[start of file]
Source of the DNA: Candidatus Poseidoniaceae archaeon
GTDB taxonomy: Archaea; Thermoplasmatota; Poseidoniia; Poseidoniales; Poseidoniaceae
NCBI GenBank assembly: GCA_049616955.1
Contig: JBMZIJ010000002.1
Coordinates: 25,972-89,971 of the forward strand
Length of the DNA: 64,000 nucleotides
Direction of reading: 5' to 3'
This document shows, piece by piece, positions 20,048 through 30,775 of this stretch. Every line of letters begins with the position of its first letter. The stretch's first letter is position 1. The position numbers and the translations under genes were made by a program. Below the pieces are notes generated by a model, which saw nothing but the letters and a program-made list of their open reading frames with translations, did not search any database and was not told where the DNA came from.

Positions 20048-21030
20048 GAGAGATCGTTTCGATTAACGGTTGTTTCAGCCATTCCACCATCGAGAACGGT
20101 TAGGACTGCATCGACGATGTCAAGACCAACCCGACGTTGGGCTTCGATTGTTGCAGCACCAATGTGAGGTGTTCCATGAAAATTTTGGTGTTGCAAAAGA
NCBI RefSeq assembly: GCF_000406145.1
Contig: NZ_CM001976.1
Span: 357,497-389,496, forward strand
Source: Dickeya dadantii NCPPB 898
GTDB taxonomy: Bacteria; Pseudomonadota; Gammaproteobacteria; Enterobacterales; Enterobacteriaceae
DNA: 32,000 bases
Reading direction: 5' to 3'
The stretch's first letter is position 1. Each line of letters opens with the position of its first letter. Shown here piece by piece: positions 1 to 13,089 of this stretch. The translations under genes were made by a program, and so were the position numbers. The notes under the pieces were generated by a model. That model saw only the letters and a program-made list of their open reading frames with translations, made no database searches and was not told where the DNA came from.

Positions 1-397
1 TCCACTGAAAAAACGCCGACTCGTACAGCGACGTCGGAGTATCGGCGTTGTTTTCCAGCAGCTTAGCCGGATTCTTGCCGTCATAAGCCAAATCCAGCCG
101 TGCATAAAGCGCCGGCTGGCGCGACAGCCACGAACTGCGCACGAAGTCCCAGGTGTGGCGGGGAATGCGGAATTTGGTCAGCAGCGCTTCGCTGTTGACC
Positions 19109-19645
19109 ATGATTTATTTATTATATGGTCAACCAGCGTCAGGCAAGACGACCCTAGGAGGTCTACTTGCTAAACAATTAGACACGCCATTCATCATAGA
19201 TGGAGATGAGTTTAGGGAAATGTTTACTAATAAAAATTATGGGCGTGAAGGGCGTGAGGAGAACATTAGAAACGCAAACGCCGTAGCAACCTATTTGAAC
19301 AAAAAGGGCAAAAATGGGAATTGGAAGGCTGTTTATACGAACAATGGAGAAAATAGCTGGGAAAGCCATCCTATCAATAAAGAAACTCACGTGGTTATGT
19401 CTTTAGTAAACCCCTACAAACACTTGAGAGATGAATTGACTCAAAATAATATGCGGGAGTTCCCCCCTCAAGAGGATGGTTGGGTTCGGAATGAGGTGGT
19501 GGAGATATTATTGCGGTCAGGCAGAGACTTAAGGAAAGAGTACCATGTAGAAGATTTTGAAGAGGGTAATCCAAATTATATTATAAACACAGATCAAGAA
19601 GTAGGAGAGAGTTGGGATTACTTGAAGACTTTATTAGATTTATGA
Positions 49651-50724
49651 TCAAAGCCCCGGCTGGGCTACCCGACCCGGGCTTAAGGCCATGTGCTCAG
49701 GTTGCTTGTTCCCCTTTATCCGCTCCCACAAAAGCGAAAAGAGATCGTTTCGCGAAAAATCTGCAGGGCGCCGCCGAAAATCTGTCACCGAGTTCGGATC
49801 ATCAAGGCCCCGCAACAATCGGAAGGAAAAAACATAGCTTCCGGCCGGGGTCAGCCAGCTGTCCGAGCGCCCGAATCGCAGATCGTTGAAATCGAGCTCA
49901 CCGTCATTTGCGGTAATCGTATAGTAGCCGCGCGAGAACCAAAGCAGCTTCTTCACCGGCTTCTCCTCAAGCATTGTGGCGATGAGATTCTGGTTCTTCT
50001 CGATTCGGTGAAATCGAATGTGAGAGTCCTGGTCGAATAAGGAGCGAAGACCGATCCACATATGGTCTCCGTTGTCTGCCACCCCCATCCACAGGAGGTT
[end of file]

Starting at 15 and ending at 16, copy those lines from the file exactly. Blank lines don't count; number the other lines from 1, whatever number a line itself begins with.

Source: Dickeya dadantii NCPPB 898
GTDB taxonomy: Bacteria; Pseudomonadota; Gammaproteobacteria; Enterobacterales; Enterobacteriaceae